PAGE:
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Explained: Tamil Nadu sculptures recovered from Australia, US

Ten antiquities retrieved from Australia and the United States were handed over to the Government of Tamil Nadu in Delhi last week. A look at some of the returned antiquities, and how they had gone missing.

Written by Divya A , Edited by Explained Desk | New Delhi |
Updated: June 7, 2022 10:05:44 am
(From left to right): Dvārapāla; Kankālamurti; Nataraja

Ten antiquities (sculptures) retrieved from Australia and the United States were handed over to the Government of Tamil Nadu in Delhi last week. Union Culture Minister G Kishan Reddy said at the event, “Bringing Our Gods Home is an initiative by the government that is rooted in preserving, promoting and propagating our heritage”. He said only 13 antiquities had been brought back to India between Independence and 2013, compared to 228 antiquities since 2014.

Some of the returned antiquities, and how they had gone missing:

Dvarapala: Retrieved in 2020 from Australia, this stone sculpture belongs to the Vijayanagar dynasty dating to the 15th-16th century. He is holding a gada in one hand and has another leg raised up to the level of his knee. The sculpture was burgled from Moondreeswaramudayar Temple, Tiruneveli in1994.

Nataraja: Retrieved in 2021 from the US, this image of Nataraja, a depiction of Shiva, in his divine cosmic dance form, is in tribhanga posture, standing on the lotus pedestal. It is dateable to the 11th-12th century. Possibly, ananda tandava or the Dance of Bliss is portrayed here. The sculpture was burgled from the strong room of Punnainallur Arulmigu Mariyamman Temple, Thanjavur, in 2018.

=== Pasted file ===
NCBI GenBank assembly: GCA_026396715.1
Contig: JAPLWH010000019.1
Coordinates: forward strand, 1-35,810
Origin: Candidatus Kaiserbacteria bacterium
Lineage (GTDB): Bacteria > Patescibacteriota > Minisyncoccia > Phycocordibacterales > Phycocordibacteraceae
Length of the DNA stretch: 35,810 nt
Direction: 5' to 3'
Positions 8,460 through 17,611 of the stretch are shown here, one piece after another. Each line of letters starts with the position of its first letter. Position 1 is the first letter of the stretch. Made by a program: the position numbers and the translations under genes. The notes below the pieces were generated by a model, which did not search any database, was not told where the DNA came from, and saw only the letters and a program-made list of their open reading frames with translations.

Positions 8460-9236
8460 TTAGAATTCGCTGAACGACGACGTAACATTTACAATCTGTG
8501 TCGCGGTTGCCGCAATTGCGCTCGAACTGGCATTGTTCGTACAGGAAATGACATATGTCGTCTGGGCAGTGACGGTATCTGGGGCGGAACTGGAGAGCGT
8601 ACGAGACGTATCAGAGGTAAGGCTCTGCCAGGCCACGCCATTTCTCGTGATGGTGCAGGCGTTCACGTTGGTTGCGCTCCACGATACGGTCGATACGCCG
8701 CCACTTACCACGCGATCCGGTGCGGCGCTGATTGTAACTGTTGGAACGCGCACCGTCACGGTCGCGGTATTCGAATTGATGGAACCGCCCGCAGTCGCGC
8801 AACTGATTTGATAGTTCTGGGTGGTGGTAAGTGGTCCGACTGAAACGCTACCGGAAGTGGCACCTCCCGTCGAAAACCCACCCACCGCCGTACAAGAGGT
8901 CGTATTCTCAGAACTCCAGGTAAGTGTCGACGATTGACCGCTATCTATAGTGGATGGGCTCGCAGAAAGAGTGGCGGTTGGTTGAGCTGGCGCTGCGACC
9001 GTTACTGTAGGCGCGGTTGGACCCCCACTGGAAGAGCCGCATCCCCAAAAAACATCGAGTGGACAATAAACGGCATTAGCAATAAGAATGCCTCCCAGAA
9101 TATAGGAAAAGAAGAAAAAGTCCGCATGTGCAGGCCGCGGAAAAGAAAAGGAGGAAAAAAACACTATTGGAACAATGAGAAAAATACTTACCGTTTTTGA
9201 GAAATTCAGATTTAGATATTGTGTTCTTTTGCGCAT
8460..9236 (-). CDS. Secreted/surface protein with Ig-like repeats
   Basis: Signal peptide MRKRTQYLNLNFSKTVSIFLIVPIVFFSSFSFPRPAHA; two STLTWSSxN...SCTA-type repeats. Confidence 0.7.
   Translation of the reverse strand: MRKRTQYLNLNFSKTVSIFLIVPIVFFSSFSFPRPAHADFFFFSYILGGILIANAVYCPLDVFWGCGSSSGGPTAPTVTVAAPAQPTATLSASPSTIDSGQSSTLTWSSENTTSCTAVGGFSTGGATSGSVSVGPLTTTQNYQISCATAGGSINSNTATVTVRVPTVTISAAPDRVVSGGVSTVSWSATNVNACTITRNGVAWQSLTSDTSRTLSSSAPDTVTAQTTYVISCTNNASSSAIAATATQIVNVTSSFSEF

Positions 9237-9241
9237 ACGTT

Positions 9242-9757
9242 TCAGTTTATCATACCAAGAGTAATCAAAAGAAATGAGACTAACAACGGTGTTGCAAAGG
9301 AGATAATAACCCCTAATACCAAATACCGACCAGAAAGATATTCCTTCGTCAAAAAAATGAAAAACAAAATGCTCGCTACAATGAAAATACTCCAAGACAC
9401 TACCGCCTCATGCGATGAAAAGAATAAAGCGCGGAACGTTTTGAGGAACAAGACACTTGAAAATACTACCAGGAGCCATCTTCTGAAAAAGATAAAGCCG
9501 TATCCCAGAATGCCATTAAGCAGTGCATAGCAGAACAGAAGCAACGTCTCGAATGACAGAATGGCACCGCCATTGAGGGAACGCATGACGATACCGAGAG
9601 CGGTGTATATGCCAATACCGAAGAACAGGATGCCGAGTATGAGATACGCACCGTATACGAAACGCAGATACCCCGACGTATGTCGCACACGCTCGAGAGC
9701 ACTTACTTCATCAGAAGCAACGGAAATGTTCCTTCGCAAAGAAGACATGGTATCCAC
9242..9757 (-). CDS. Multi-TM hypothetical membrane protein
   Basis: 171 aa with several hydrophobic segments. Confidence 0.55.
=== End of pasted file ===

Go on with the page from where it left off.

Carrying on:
Kankalamurti: Retrieved in 2021 from the US, Kankalamurti is depicted as a fearsome aspect of Lord Shiva and Bhairava. The sculpture is four-armed, holding ayudhas such as damaru and trishula in the upper hands and a bowl and a trefoil shaped object, as a treat for the playful fawn, in the lower right hand. The idol is dateable to the 12th-13th century, and was stolen from Narasinganadhar Swamy Temple, Tirunelveli in 1985.

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Nandikeshvara

Nandikeshvara: Retrieved in 2021 from the US, this bronze image of Nandikeshvara, dateable to the 13th century, is shown standing in tribhanga posture with folded arms, holding an axe and a fawn in the upper arms, with his forearms in namaskara mudra. This sculpture was stolen from Narasinganadhar Swamy Temple, Tirunelveli, in 1985.

Four-armed Vishnu

Four-armed Vishnu: Retrieved in 2021 from the US, dateable to the 11th century, and belonging to the later Chola period. The sculpture has Lord Vishnu standing on a padma pedestal holding attributes such as shankha and chakra in two hands; while the lower right hand is in abhaya mudra. It was stolen from Arulmigu Varadharaja Perumal Temple, Ariyalur, in 2008.

Goddess Parvati

Goddess Parvati: Retrieved in 2021 from the US, the image depicts a Chola-period sculpture dateable to the 11th century. She is shown holding a lotus in the left hand whereas the right is hanging down near her kati. This sculpture was also stolen from Arulmigu Varadharaja Perumal Temple, Ariyalur in 2008.

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Standing child Sambandar

Standing child Sambandar: Retrieved in 2022 from Australia. Sambandar, the popular 7th-century child saint, is one of the Muvar, the three principal saints of South India. The sculpture is dateable to the 11th century. The legend goes that after receiving a bowl of milk from Goddess Uma, the infant Sambandar devoted his life to composing hymns in praise of Lord Shiva. The sculpture displays the saint’s childlike quality, while also empowering him with the maturity and authority of a spiritual leader. It was stolen from Sayavaneeswarar Temple, Nagapattinam, between 1965 and 1975.

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First published on: 06-06-2022 at 08:09:26 pm
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